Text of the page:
British composer to Israeli group: Don't use my music

British composer and producer Brian Eno, who openly supports BDS, orders Israeli dance company Batsheva to stop using his music.

Ben Ariel and JTA,

Brian Eno
Brian Eno
Reuters

British composer and producer Brian Eno, a longtime supporter of the anti-Israel Boycott, Divestment and Sanctions (BDS) movement, has ordered an Israeli dance company to stop using his music, JTA reported Wednesday.

The Batsheva company has been using an Eno composition in its dance routine titled "Humus" since 2013, the London-based Jewish Chronicle reported. It was scheduled to perform the routine this week at a dance festival in Italy.

But Eno, who has produced albums by rock bands including U2, Coldplay and Talking Heads, called on the dance company not to use his composition at the festival after learning that the performance was sponsored by the Israeli Embassy, according to JTA.

Eno was among the many British artists who signed the Artists Pledge for a cultural boycott of Israel that was launched in February 2015 by Artists for Palestine UK.

In a letter to the dance company and its choreographer, Ohad Naharin, Eno said he was not aware until last week that Batsheva used his work.

"(T)hough in one way I’m flattered that you chose my music for your work, I’m afraid it creates a serious conflict for me," he wrote, according to JTA.

"To my understanding, the Israeli Embassy (and therefore the Israeli government) will be sponsoring the upcoming performances, and, given that I’ve been supporting the BDS campaign for several years now, this is an unacceptable prospect for me," added Eno.

He condemned what he called "the demolition of Palestinian homes and confiscation of Palestinian land" and the lack of "any attempt to limit settler activity in any way."

"I am trying to understand the difficulties that must face any Israeli artist now – and in particular ones like yourselves who have shown some sympathy to the Palestinian cause," he wrote. But the bottom line, Eno said in the letter, is "I don’t want my music to be licensed for any event sponsored by the Israeli Embassy."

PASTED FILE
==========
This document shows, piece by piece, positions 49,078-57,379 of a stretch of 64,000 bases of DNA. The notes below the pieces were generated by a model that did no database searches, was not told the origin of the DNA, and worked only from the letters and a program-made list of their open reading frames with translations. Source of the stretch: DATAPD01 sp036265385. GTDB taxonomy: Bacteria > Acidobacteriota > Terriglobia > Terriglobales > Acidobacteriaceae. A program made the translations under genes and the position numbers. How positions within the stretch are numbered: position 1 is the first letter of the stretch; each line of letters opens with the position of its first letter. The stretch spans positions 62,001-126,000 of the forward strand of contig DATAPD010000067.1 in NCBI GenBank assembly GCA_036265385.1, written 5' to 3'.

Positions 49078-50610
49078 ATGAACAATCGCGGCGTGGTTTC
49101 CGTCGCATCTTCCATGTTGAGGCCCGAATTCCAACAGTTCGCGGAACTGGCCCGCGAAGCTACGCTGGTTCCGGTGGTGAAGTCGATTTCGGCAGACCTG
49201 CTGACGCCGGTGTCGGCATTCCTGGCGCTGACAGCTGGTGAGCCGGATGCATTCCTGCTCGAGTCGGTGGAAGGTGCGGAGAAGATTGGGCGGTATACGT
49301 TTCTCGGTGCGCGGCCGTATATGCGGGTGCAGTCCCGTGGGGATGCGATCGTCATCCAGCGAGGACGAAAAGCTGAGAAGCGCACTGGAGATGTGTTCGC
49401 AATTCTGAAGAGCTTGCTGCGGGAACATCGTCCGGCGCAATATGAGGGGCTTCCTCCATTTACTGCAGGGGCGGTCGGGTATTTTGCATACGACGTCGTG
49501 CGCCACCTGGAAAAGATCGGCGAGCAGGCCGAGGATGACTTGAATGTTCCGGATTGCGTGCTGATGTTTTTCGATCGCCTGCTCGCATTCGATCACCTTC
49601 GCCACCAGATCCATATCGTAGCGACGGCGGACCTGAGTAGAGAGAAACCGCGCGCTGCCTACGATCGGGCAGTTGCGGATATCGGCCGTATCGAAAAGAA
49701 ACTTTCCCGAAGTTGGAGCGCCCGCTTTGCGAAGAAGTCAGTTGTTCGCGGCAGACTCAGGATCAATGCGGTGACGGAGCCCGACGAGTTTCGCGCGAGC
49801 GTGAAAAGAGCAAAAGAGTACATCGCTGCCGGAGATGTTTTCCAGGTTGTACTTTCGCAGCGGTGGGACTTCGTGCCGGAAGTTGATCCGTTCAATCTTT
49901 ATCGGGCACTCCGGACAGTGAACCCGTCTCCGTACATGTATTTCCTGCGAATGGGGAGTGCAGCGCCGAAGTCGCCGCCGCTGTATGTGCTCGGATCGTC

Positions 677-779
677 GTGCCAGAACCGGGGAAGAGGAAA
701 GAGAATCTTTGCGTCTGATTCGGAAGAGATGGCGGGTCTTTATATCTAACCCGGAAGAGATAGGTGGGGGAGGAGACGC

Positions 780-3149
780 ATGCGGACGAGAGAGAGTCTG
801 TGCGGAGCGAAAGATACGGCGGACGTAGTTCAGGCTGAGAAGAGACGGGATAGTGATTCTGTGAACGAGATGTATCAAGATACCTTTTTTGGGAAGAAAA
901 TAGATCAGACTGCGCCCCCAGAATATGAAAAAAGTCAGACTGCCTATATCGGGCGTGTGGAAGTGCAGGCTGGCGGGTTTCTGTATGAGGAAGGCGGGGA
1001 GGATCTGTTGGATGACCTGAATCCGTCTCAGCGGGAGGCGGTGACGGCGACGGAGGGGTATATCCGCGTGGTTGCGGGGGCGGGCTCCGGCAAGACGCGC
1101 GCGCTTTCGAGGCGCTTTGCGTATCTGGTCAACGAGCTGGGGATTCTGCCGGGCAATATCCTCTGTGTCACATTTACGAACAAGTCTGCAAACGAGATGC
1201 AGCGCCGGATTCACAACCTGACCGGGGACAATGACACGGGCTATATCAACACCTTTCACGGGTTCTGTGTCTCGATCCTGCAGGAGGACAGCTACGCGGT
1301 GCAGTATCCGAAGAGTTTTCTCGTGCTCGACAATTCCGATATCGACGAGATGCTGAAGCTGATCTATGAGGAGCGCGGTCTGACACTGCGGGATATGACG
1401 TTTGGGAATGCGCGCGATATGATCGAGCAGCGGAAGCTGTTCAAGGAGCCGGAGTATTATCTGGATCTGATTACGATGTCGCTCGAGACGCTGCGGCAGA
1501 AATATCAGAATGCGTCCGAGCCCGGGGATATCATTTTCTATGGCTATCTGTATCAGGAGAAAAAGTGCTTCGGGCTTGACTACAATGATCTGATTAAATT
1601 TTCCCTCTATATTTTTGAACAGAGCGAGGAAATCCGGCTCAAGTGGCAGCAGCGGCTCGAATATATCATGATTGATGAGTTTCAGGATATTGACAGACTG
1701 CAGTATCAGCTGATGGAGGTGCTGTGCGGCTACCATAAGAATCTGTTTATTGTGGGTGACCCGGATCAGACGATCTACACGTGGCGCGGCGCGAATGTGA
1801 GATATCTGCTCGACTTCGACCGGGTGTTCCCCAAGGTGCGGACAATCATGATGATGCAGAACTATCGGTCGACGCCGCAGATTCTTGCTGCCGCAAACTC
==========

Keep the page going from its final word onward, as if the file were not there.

While Eno is actively boycotting the State of Israel, many artists in recent years have actually ignored calls by BDS to boycott the Jewish State and went ahead with performances in Israel.

One example of an artist who did not cave to the BDS pressure is popular rhythm and blues artist Alicia Keys, who gave a sold out concert in Tel Aviv in 2013.

The pop duo Pet Shop Boys also rejected calls from pro-Arab activists to cancel a Tel Aviv concert. The concert went ahead as scheduled.

Many of the calls to boycott Israel have come from Roger Waters, the former Pink Floyd star who is notorious for his anti-Israel and anti-Semitic rants and has repeatedly condemned his colleagues who associate with Israel.

Among others, he has called out Jon Bon Jovi, to whom he penned an open letter condemning his choice of performing in Israel and claiming he "had a chance to stand on the side of justice."

Waters had previously called out Alan Parsons, the Rolling Stones, as well as Neil Young and actress Scarlett Johansson.








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